Proactive Screening Leads to Lung Cancer Diagnosis for Sharlene

Organization: Service: Story Topics:
Cancer, Lung Cancer
sharlene_lung cancer

California State University, Long Beach library assistant Sharlene had a strong family history of smoking. Her family also had a strong history of lung cancer. A previous smoker herself, Sharlene hoped that diet and exercise would help prevent lung cancer.

“I had previous X-ray screenings with no signs of nodules, and yes, I feared each screening would be the news I’ve dreaded. It happened so often in my family that I just knew it would happen to me,” says Sharlene.

After her primary care physician retired, Sharlene switched her care to the MemorialCare Medical Group at Los Altos. She had a general check-up with Ryan Thompson, D.O. During her check-up, Dr. Thompson told Sharlene about the Lung Cancer Screening Program offered through the MemorialCare Todd Cancer Institute at Long Beach Medical Center. Since she had no signs of lung cancer, but met the criteria of family history and previously smoking, he wrote her a referral.

The Lung Cancer Screening Program is an integral part of the Lung Nodule Center at the MemorialCare Todd Cancer Institute at Long Beach Medical Center. It provides patients with comprehensive, multi-disciplinary and expedited evaluation of lung nodules.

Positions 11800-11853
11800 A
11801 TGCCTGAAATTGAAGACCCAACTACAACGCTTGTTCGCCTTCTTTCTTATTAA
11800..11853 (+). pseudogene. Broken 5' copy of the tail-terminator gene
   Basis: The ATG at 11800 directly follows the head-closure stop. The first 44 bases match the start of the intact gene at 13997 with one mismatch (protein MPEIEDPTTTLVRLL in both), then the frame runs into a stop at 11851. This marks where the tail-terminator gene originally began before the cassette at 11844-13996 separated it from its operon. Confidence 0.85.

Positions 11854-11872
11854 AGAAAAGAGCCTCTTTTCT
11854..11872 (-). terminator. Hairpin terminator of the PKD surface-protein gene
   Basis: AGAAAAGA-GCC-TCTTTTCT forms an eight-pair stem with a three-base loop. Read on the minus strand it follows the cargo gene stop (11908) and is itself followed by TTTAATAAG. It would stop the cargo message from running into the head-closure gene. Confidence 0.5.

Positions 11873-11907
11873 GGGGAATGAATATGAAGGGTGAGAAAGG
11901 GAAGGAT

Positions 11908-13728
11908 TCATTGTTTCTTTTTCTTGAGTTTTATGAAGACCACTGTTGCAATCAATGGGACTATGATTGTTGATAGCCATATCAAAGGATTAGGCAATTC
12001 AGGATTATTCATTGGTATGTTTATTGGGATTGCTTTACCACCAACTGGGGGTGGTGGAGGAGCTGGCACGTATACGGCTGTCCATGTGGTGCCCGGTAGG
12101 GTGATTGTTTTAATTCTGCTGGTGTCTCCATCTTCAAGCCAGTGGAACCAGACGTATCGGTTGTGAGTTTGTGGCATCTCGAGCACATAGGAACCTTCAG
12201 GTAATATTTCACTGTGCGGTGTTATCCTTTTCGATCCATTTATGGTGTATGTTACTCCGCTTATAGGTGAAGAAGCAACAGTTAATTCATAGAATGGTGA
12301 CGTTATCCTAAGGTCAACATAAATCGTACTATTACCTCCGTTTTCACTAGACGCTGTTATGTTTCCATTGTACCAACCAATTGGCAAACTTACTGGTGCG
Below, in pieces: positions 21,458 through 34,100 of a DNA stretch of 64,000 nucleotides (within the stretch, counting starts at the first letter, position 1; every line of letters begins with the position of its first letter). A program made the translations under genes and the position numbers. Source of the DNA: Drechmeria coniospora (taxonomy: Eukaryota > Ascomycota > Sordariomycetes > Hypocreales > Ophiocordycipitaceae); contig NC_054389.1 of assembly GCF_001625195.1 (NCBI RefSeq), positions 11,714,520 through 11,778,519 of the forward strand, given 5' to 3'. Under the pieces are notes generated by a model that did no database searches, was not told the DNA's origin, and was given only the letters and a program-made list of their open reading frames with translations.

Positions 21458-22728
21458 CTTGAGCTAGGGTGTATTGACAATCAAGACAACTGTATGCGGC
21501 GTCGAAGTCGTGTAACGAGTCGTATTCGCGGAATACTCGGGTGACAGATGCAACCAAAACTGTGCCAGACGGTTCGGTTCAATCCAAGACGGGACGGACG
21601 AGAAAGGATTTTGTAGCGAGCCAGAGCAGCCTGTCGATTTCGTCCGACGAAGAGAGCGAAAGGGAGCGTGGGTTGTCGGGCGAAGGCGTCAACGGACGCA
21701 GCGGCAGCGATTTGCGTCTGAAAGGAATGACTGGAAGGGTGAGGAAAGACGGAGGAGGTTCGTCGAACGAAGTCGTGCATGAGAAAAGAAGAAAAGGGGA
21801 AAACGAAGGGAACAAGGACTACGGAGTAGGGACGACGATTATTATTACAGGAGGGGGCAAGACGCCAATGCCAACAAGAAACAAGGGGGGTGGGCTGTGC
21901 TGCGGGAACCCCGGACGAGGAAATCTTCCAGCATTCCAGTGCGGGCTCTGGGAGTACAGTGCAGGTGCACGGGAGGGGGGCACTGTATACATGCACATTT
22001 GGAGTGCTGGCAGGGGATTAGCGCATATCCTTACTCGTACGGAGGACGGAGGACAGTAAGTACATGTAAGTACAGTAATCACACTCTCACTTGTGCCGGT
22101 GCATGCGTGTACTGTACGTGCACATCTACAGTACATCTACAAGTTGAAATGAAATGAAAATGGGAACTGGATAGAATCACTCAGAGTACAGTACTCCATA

Lung cancer is often first discovered as a lung nodule found on a chest X-ray or CT scan. However, not all lung nodules are formed from cancers.

When Sharlene came in for her lung screening, she met with Robert Liou, M.D., pulmonologist, MemorialCare Todd Cancer Institute, Long Beach Medical Center, and Deborah Oates, RN, ANP-BC, MSN, nurse navigator, MemorialCare Todd Cancer Institute, Long Beach Medical Center. They explained that she would be getting a CT scan to see if she had any evidence of lung nodules.

Long Beach Medical Center houses a low-dose spiral CT scanner. This is a special type of X-ray imaging that is more sensitive than routine X-rays and has a very low rate of radiation exposure for the patient. It has been proven to find cases of lung cancer at earlier stages, which improves survivor rates. Historically, lung cancer is a cancer that wasn’t diagnosed until it reached Stage 3 or 4.

Sharlene’s tests did come back positive. She had a lung nodule, but it was Stage 1A lung cancer.

“At first, I was very shocked about my diagnosis and I quit smoking immediately,” says Sharlene. “I was relieved that they found the cancer at an early stage and that it was treatable.”

Since Sharlene’s lung cancer was diagnosed at an early stage, the only type of treatment she needed was surgery. Once the nodule was removed from her lungs, she did not need chemotherapy or radiation.

After a quick recovery, Sharlene is back to assisting students at the library and spending time with her family.

“I am so thankful that Dr. Thompson referred me to the Lung Nodule Center at Long Beach Medical Center,” says Sharlene. “If I had waited any longer, the cancer could have been much worse. The entire team at the Lung Nodule Center helped saved my life and I am so grateful to all of them.”